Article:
Finding Yehudi

Yesterday upon the stair
I met a man who wasn't there.
He wasn't there again today
Oh how I wish he'd go away.

-- William Hughes Mearns

This bit of doggerel - or a variation of it - was the basis for "The Yehudi Principle", a short story by Fredrick Brown. It's a cautionary tale, a sort of warning that tells you: You may think you know what's going on, and you may even think you can use that knowledge to shape the world. But the real world is stranger than you realize, and sooner or later, you're going to have to face the fact that Yehudi exists. He's the man who wasn't there... and he's not going away anytime soon.

Back when I was in high school, I had a job working at a local library. It was a dream job for a bibliophile, even if it didn't pay nearly as well as flipping burgers at McDonald's. I came out of those years with a love for odd books. While I was working there, though, there were a couple of books that really caught my attention. A Yiddish dictionary. The Foxfire series of books, documenting the ways and means of live in the back woods. Books on calculus, science, languages, religion, philosophy...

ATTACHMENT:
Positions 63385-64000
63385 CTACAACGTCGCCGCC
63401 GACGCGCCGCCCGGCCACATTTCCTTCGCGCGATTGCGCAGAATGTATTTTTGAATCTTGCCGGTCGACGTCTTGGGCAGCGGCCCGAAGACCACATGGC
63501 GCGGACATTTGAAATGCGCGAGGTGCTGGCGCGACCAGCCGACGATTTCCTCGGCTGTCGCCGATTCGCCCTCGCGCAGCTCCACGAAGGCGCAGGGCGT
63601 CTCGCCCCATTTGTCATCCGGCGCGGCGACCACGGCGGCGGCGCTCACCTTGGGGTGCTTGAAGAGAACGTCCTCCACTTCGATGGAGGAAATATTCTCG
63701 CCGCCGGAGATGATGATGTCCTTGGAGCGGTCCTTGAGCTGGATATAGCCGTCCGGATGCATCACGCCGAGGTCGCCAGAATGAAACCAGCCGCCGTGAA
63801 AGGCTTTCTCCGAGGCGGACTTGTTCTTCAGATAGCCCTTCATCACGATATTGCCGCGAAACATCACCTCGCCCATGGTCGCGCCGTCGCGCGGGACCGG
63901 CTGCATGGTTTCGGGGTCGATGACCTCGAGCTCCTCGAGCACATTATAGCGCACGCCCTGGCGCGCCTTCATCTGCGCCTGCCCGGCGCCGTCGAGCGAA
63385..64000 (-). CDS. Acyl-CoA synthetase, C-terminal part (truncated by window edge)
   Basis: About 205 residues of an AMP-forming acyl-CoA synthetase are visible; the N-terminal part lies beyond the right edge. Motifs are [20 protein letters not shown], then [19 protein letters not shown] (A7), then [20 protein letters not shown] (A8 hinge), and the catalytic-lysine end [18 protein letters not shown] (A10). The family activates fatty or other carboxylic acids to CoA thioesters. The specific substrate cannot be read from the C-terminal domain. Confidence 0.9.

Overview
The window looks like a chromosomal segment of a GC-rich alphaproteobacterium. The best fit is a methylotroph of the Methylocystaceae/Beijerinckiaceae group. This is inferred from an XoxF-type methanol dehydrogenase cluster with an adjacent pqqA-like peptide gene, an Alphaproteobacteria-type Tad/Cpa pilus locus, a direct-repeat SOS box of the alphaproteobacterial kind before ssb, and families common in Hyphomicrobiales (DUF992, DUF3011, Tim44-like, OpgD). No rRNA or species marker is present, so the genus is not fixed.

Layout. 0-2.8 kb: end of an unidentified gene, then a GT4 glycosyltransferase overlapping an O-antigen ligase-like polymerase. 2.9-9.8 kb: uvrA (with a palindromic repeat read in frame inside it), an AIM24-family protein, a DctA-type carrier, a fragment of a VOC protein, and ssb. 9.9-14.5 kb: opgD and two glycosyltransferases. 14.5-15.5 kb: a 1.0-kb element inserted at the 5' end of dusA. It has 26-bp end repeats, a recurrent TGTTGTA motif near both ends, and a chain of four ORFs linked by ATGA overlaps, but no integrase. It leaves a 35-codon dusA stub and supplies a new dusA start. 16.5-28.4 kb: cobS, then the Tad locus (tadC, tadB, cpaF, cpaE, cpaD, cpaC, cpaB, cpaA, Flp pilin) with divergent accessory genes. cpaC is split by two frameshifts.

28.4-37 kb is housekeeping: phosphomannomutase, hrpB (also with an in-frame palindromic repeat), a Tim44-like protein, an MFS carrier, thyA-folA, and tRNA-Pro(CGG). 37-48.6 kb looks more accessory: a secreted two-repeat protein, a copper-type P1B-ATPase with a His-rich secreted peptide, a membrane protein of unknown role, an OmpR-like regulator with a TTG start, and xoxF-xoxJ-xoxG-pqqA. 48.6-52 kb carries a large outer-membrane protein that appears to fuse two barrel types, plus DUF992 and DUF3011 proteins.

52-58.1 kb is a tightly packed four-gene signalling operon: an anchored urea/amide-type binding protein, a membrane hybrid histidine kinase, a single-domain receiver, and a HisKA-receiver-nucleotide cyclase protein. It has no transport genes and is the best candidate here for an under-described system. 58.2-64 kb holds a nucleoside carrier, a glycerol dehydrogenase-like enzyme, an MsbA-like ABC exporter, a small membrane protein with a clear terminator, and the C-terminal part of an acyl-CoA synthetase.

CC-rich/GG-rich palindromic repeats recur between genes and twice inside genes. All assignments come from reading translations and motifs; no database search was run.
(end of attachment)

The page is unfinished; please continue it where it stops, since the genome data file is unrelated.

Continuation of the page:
... and The Dictionary of Imaginary Places.

The Dictionary was a collection of things that weren't there, and which weren't going to go away any time soon. It details a thousand fanciful places from imagination and mythology: the land of Oz, Middle Earth, Prospero's island, Utopia, and more. As extensive as it is, the Dictionary was a finite resource, and left out some of those places that caught the imaginations of others. Many of those abandoned imaginings can now be found on the internet, as part of Wikipedia or a user-generated series of articles in an online Dictionary.

The Dictionary isn't the be-all and end-all of if you're interested in the imaginary, though. You can browse through Barlowe's Guide to Fantasy if you're interested in a more personal view of the critters that make up the fantasy realm. There, you can find details about Peter S. Beagle's unicorns or Stephen R. Donaldson's cavewights. If SF is more to your liking, you can spend time leafing through Barlowe's Guide to Extraterrestrials to discover information about Niven's Puppeteers or Herbert's Guild Steersman; or you can spend time at Jeff Russel's Starship Dimensions web site to get an idea of just how big a Star Wars mythos Rancor is when compared to, oh, your average wet-behind-the-ears Jedi knight.

A less detailed, but more expansive book in the same category as the Dictionary is the Encyclopedia of Things That Never Were. As the title suggests, this volume covers a greater breadth of imagination. While the Dictionary restricts itself to imaginary, in the Encyclopedia, anything that never existed is fair game: people, places, weapons, ships, monsters, and more.

There we go. Six - no, seven - collections of things that were not there, never were there, and will probably never be there. Things that never were, and yet, like Yehudi, things that aren't going away anytime soon.

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